A day or so after Christmas, while I was away visiting family, Toenails called, e-mailed, instant-messaged, and sent smoke signals. Our horse had come in. The flight was from our home airport, a direct trip that would be less than two hours door-to-door, and a mere $220. Within ten minutes, I'd booked both our flights and sent e-mails to the other players. Gloating, while not something I do often, is a lot of fun when you've cut several hours and a long drive out of a trip and done it for $50 a person cheaper.
After gloating for a few days, something poked at my noodle. Wait? How does Toenails spell his name again?
That's the thing about this guy. No one is sure how to say his surname. I've heard it pronounced everyway from Toenails to Thelonious. I'd spelled it semi-phoenetically when I booked the tickets. And, as it turns out, I was wrong. Instead of Toenails, his name was actually spelled something like Toennailss.
I don't worry about many things, but when it comes to making sure this gate-to-gate gloating goes off well, the last thing I want to worry over is some overzealous gate agent giving us the business about a couple misplaced letters.
So, I called Expedia and waited on hold for 20 minutes before giving up and calling Northwest Airlines directly. After going through a five-minute automated process that promised to get me to an agent, a recording came on and said, "Due to high call volume, we are not able to answer your call at this time. Please try again later. And up yours, sir."
While bothersome, it was not the end of the world. I figured I'd try e-mailing customer support. And so I did, to both Expedia.com and NWA. The return e-mails were not a lot of help (emphasis is mine).
Thank you for contacting Expedia.com about changing the name on your ticket.
Without exception, tickets, whether issued on paper or as e-tickets, are not
transferable. This means that the name that appears on the ticket cannot be
changed nor can it be transferred to another traveler. For this reason, Expedia.
com urges customers to make sure the name matches the traveler's passport or
driver's licenses to avoid travel delays.
These rules emerge partly from increased security following world events over
the past few years, and also the fact that a complete name change would be seen
by airlines as a cancellation.
Thank you for contacting nwa.com Customer Service.
Brad, I apologize but we are unable to make a name change as this
reservation was booked on December 27, 2007. A name change may be able
to made within 72 hours of the initial booking.
You may contact Expedia for further assistance. The number is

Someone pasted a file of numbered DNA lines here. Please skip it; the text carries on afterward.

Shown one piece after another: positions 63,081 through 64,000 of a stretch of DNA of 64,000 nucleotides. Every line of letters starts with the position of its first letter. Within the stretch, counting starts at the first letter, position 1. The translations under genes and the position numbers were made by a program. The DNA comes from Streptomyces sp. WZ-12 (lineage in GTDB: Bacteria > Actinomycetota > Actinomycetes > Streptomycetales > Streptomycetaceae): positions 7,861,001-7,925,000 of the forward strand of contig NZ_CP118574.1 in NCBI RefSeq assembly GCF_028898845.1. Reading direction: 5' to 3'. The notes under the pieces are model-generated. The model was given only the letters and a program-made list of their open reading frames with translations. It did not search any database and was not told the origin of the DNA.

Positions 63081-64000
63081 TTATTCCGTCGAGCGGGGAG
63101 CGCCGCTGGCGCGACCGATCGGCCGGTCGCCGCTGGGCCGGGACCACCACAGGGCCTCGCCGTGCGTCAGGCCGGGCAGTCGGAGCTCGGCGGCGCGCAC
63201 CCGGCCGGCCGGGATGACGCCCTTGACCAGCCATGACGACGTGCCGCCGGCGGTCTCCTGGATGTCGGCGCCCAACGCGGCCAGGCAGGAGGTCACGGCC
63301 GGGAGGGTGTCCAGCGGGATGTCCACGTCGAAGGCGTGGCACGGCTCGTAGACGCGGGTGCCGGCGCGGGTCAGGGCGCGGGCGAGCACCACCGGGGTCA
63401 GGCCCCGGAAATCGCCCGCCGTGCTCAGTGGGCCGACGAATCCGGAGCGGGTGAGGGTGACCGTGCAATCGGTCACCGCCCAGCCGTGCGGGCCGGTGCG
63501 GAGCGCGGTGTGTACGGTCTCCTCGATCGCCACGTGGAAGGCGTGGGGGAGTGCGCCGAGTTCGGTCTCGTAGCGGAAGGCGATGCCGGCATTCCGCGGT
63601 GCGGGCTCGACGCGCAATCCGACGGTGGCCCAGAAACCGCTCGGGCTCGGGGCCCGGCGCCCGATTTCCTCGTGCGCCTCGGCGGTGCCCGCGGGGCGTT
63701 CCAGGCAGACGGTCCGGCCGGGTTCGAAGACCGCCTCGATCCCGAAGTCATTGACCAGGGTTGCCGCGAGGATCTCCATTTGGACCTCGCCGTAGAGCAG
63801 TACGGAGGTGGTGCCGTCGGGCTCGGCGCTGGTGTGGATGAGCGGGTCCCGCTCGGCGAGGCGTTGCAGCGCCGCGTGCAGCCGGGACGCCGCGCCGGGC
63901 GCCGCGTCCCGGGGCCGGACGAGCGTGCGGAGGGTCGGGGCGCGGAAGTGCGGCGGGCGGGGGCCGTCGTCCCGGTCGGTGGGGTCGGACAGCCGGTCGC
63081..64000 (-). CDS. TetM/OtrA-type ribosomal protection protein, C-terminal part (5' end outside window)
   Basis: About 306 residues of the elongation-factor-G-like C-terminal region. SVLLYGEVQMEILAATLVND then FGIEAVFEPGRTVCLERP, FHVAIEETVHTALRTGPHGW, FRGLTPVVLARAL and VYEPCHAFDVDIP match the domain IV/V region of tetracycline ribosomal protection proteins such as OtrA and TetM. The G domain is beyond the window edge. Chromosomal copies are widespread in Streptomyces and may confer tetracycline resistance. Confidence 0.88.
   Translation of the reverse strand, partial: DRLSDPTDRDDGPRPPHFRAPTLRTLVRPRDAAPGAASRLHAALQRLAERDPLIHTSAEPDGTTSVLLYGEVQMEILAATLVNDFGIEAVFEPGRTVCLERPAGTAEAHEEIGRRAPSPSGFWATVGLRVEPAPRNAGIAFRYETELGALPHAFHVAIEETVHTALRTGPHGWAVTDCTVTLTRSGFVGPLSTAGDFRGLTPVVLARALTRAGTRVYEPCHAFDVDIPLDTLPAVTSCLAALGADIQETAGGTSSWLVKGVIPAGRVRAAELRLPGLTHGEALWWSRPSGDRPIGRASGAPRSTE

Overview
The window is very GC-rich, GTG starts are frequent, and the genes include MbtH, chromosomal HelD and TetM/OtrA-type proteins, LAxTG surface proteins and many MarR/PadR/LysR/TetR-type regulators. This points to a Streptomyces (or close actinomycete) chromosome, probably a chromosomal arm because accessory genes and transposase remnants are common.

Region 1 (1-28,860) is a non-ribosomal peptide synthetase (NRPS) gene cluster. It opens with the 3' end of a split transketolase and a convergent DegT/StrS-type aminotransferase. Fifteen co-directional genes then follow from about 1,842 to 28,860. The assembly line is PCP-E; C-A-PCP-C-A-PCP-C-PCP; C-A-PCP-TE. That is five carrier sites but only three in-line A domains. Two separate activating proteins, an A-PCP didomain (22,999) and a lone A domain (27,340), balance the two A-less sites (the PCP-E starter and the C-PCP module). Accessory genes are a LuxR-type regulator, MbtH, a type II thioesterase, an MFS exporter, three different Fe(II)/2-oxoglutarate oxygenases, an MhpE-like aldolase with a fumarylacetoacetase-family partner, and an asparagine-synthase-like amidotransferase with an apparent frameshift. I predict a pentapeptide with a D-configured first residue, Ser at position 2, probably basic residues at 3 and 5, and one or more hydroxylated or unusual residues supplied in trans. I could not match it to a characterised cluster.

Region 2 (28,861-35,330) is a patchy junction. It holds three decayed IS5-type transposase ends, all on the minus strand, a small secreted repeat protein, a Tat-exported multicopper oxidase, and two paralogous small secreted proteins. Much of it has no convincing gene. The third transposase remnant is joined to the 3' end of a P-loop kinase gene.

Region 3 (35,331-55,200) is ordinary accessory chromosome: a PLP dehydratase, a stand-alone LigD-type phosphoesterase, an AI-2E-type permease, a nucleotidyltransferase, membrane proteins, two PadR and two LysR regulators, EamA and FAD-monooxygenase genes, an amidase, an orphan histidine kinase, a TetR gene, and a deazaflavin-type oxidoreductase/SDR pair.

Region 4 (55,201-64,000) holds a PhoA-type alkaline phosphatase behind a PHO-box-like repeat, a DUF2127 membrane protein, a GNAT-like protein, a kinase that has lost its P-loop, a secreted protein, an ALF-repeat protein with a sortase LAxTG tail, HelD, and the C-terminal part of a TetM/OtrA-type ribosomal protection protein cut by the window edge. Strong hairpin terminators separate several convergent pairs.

I trust this information will assist you with your inquiry. Enjoy yourThank you for choosing Northwest Airlines. We value your patronage and
consider it a privilege to serve your travel needs.
Obviously, I'd been unclear. I didn't want to make a complete name change. I just wanted to move a couple of letters around. While Toenails could talk his way off of death row, I didn't want to leave anything to chance.
So, back to the phone. This time, I waited on hold for 27 minutes before the Expedia.com agent answered. It soon became clear that there is a template response for queries like mine. It goes like this, "Let me check. Ah, yes, I see it right here, sir. Fuck your mother."
The longer version was a recitation of the e-mail. Once the ticket was booked, there was nothing Expedia could do. The dude made a show of calling the airline and then coming back to discuss the various ways he'd like to violate my mother and wife. Finally, he said there was one way he could help me. He could cancel my existing reservation and re-book us. I said, "That'd be great." He said, "Oh, but I get to fuck your mother first. And charge you another $200 or so."
Unacceptable. An extra $200 tacked on to the price would get us dangerously close to not being able to gloat over our friends who were going to be getting up earlier, driving out of state, and then flying to arrive at our ultimate destination even later than we were.
I explained to the bumbling Expedia rep that I wasn't at all interested, but that I'd been with his mom the night before and she could use a day at the spa. "Try the wax," I muttered.
So, on to Northwest Airlines, where I got the same screwjob as I has before: automated responses promising the end of the rainbow and then a premature disconnect. I thought for a moment, and then realized during the automated responses, I'd indicated I was interested in talking about an existing reservation as opposed to interest in a new reservation. I wondered...
Three minutes later, after unabashedly lying to the machine, I was directly connected with a woman who had obviously just finished her chicken fried steak and gravy. The tone in her voice was clear: You just fucked with the system, mister, and now I'm going to fuck you...and your mother.
I explained my problem and the lady, none too politely, said, "You booked this online. I can't touch this ticket."
And so here we were at an impasse. Expedia says Northwest won't let it touch the ticket unless I cancel and rebook for more. Northwest says it can't touch the ticket because I bought it from Expedia.
I called my mom and told her to lock herself in a room with a can of mace and a machete.